The Legend of the Hope Diamond
The Hope Diamond has intrigued the world for centuries. Its large size (45.52ct), rare dark blue colour and flawless clarity and beauty make it truly spellbinding. With a history that spans well over three centuries, the Hope Diamond has had many owners and settings including a theft, a stint in the French Crown Jewels, two re-cuttings, an English King, a wealthy American socialite, and plenty of mystery surrounding a curse.
Widely considered to be the most famous diamond in the world, the Hope Diamond is believed to have been discovered centuries ago in the southern region of India. It was reputedly used to adorn the forehead (or eye) of a statue of the Hindu goddess Sita. According to the legend, it was stolen from the statue several centuries ago, and this was the start of the fabled curse, which foretold bad luck and death not only for the owner, but for all who touched it.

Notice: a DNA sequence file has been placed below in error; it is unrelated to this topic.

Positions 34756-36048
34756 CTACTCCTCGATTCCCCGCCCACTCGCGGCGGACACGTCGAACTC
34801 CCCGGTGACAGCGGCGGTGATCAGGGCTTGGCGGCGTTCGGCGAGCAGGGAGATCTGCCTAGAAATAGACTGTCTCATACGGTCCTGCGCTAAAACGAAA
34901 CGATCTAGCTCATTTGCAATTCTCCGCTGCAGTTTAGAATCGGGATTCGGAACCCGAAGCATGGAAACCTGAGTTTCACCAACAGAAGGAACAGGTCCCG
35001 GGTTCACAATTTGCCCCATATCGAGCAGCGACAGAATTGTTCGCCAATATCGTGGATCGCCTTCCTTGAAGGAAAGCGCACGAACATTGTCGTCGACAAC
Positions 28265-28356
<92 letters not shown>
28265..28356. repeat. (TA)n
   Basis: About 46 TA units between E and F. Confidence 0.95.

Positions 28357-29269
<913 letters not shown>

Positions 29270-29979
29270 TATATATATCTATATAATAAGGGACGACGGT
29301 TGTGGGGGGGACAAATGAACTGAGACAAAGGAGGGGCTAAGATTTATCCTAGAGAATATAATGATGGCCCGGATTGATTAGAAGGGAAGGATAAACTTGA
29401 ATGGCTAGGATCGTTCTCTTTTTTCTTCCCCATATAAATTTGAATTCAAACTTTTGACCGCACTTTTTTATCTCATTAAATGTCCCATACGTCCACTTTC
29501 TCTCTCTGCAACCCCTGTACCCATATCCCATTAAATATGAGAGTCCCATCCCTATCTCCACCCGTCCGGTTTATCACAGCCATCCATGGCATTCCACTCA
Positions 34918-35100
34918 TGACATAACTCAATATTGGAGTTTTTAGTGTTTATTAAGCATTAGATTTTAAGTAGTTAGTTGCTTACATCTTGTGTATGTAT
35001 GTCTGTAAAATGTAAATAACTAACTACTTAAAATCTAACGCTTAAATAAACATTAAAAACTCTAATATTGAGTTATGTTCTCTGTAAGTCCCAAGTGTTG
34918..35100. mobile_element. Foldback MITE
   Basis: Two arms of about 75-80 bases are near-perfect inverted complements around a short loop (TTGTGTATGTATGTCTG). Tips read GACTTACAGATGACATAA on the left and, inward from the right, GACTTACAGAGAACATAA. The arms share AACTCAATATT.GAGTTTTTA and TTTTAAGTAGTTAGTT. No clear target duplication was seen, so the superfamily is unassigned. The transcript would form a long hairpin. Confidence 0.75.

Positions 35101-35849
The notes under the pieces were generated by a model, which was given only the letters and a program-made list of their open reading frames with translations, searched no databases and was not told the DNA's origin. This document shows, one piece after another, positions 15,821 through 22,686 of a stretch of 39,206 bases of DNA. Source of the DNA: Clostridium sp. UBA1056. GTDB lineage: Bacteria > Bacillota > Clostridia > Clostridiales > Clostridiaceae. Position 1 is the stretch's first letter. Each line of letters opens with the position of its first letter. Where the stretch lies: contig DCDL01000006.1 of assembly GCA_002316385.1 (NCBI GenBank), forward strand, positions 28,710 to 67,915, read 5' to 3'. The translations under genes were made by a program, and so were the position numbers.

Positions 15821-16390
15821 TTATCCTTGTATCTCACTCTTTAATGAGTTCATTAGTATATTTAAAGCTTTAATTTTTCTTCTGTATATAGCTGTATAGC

The first owners
French merchant Jean Baptiste Tavernier, a 17th century French merchant, was the first recorded owner of the Hope Diamond.
In 1642, the famous Blue Tavernier Diamond from Europe was in the hands of King Louis XIV who had it cut to bring out its brilliance and set in gold so that he could wear it as a necklace for formal occasions. The diamond was passed down in the royal family until the eighteenth-century French revolution. In 1791, it was turned over to the French government along with many of the other royal jewels. Its previous owners, King Louis XVI and Queen Marie Antoinette, were later beheaded, likely contributing to the story that the Hope Diamond bestows a horrible fate on its owners.
Visit the Cape Town Diamond Museum to see a life-size replica of the famous Hope Diamond.
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